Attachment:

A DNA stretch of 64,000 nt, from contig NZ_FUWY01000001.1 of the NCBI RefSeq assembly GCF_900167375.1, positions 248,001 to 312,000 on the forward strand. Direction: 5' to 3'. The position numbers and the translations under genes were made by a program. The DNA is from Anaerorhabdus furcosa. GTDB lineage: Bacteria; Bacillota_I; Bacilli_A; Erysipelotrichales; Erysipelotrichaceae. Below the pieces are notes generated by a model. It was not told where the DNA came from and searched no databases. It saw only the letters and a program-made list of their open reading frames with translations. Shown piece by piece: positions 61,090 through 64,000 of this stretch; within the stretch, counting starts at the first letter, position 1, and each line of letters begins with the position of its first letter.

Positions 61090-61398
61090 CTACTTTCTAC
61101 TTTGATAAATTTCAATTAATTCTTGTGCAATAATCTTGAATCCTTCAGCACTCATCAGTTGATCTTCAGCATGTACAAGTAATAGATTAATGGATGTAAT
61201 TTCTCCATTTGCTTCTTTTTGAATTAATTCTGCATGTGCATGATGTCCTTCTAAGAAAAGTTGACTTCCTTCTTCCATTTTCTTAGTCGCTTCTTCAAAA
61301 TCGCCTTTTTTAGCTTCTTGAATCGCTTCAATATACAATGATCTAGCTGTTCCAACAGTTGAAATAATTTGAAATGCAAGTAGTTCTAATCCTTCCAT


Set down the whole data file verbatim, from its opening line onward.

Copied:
A DNA stretch of 64,000 nt, from contig NZ_FUWY01000001.1 of the NCBI RefSeq assembly GCF_900167375.1, positions 248,001 to 312,000 on the forward strand. Direction: 5' to 3'. The position numbers and the translations under genes were made by a program. The DNA is from Anaerorhabdus furcosa. GTDB lineage: Bacteria; Bacillota_I; Bacilli_A; Erysipelotrichales; Erysipelotrichaceae. Below the pieces are notes generated by a model. It was not told where the DNA came from and searched no databases. It saw only the letters and a program-made list of their open reading frames with translations. Shown piece by piece: positions 61,090 through 64,000 of this stretch; within the stretch, counting starts at the first letter, position 1, and each line of letters begins with the position of its first letter.

Positions 61090-61398
61090 CTACTTTCTAC
61101 TTTGATAAATTTCAATTAATTCTTGTGCAATAATCTTGAATCCTTCAGCACTCATCAGTTGATCTTCAGCATGTACAAGTAATAGATTAATGGATGTAAT
61201 TTCTCCATTTGCTTCTTTTTGAATTAATTCTGCATGTGCATGATGTCCTTCTAAGAAAAGTTGACTTCCTTCTTCCATTTTCTTAGTCGCTTCTTCAAAA
61301 TCGCCTTTTTTAGCTTCTTGAATCGCTTCAATATACAATGATCTAGCTGTTCCAACAGTTGAAATAATTTGAAATGCAAGTAGTTCTAATCCTTCCAT